Touring Port-au-Prince, Arrival at Carrefour
Mt Lebanon Haiti VIM Team
Saturday morning: Everyone was renewed by sleep. Sometimes it came by fits and starts. Many of us slept with wet hand towels to try to cool off. We were blessed with a large fan which provided the added gift of white noise to cover “sleeping sounds.” We six women sleeping in bunk beds in room 3 chose to keep our door open to allow for any night breeze seeking its way through the guest house. Nobody but me seemed to notice when the electricity went off in the middle of the night. The hallway darkened, the fan stopped, and all was quiet. It eventually came back on. We didn’t cool off much, but any drop in temperature was appreciated.
We had time before breakfast to process a bit what was happening around us. I read a quote from A Mission Journey: A Handbook for Volunteers which is now being used in VIM Training. “We do not have to let what happens to us control us, because God gives us the power to choose how we will respond to any given situation. Most of us react to certain triggers in ways we have learned over time and self-knowledge about these triggers can help us rise above our own reactivity and choose more helpful responses.” We talked a bit about the $5 “bribe” I payed at the airport yesterday. I was angry and not sure how to get away from the two uniformed men asking for $20 to allow our suitcase of OTC meds to go through. When I refused, the one asking for the money reduced his demand to $10. I finally handed him $5 and we got outside where Jackson took over controlling the porters. Even he wanted more than the $20 I handed him for our nine big suitcases. He reminded me he had lots of helpers to pay. I replied, “No, that’s enough,” and he dropped the subject. How important it is to know what you’ll encounter upon arrival in the airport. Kimberly knew what was happening. I think we’ve all decided that another person needs to be with the team leader to give support (if that’s possible). We all want the funds we’ve brought along to help the Methodist church in its ministry, not pay bribes to officials.
We had an interesting morning, with a docent tour of the National Museum, a little shopping in the artisan shop, and lunch at the 5 Coins (5 Corners) Restaurant. I had goat (tough), fried plantain (bland), rice and beans (very good) and onion salad (delicious spicy). Peterson (our translator) and Johnny (our driver) were helpful pointing out interesting sights and answering our questions about Port-au-Prince. It was good to get a taste of Haiti and a feel for its history. After lunch we returned to the Guest House, loaded our suitcases into the van, and headed for Carrefour. Jackie sent along a generator, 4 cots, our donation of $1425 ($75 went to the district office), and a cell phone to use in case of emergency.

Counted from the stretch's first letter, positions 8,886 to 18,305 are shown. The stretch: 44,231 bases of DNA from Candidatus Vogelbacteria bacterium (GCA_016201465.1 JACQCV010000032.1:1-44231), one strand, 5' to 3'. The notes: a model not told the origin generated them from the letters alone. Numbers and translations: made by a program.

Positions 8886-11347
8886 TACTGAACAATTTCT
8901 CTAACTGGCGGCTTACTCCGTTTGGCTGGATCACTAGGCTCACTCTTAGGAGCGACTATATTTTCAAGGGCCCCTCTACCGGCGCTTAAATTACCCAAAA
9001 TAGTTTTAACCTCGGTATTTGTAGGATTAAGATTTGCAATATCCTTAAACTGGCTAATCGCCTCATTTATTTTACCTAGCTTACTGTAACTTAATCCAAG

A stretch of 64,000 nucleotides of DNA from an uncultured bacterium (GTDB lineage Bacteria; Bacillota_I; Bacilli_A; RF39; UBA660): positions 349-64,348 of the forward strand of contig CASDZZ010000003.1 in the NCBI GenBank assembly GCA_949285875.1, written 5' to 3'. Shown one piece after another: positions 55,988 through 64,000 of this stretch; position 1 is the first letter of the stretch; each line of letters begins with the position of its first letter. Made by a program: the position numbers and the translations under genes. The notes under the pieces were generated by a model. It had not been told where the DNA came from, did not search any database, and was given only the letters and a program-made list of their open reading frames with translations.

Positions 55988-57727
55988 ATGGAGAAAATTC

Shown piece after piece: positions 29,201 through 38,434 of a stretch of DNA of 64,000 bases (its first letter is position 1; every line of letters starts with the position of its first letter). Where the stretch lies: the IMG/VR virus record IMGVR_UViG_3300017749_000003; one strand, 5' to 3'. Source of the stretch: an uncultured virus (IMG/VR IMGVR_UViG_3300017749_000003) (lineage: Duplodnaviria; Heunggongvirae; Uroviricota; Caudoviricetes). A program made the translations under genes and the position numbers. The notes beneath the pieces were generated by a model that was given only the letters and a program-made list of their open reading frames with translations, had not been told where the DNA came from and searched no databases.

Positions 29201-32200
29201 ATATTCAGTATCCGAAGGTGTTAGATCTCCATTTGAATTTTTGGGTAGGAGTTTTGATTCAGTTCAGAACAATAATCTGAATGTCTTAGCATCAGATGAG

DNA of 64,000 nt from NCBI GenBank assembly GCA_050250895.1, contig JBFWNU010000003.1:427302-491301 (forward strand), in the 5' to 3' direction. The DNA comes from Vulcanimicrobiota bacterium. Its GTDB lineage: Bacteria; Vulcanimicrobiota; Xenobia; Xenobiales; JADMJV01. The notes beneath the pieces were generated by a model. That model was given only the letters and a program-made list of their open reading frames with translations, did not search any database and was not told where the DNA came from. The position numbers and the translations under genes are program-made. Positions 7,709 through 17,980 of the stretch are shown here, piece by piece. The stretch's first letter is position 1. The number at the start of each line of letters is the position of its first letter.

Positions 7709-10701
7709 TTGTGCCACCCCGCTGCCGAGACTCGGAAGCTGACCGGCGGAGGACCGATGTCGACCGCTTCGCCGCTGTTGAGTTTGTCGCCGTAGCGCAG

Arriving in Carrefour about an hour later, we found no electricity. We had single bed (no bunk beds), with the four cots added in, three in the men’s room and one in the women’s room. Ken and Kimberly in a third bedroom had a queen size bed. I’m not sure where Pastor Ralph and Johanna are sleeping. An invertor is providing electricity now. There is no wi-fi; but the Seventh Day Adventists have an internet cafe next door – which is closed for their Sabbath.
Pastor Ralph and Johanna are hospitable and sharp; their English easy to understand. Their dedication is obvious; their theology well thought out. He didn’t fuss that I forgot to pack the Tablet that he had purchased online and had delivered to me to bring in my checked luggage. I’ll connect with another Pennsylvania person coming in two weeks and ask him to do the delivery and mail the tablet to him as soon as I get home. Dinner was tasty Haitian food – goat again – much better than the restaurant!
Church was to begin at 8:00. We got there shortly after 8:00 and it was only about ¼ full. By 9:00 it was packed. Pastor Ralph forgot that they had changed the time of the service because two family members of prominent people in the congregation had died and were buried yesterday. For the sake of those families who were active in the church, the service was moved to 9:00. Getting to church was via two vehicles, the pastor’s truck (Louanne and Tom rode in the back – I have pictures) and a parishioner’s car. We finished church about 11:00. Tom preached, Pastor Ralph interpreted. I did the children’s talk; Lori assisted, Peterson interpreted. Our team introduced themselves – to some chuckles as we tried to master a couple of French words before giving our names, then sang “Trust and Obey” in great harmony. What fun to have a musical team! The young man playing keyboard listened carefully, then about halfway through the first verse he joined in – in our key. The service was in French. Although Haitian Creole is the language of the people, French is an official language and the language of schools and government.
After a light lunch, Sunday afternoon is recovery time. Six of our team and Peterson have gone to the beach. I’m tweaking our journal. Lori and Kathleen are reading. It seems like a good way to prep for the busy week ahead. We continue to practice flexibility, patience, problem solving, and good humor. We use the cold shower (no hot water) to cool off and clean up. Liz is providing me antihistamines as needed to combat itching from insect bites. We are discovering hidden talents and appreciating each other’s gifts. Clark will do devotions tonight and has given us each a “multiple intelligences inventory” to complete.
This computer journal is heading for the Cyber Café. Tomorrow you should be hearing from someone else.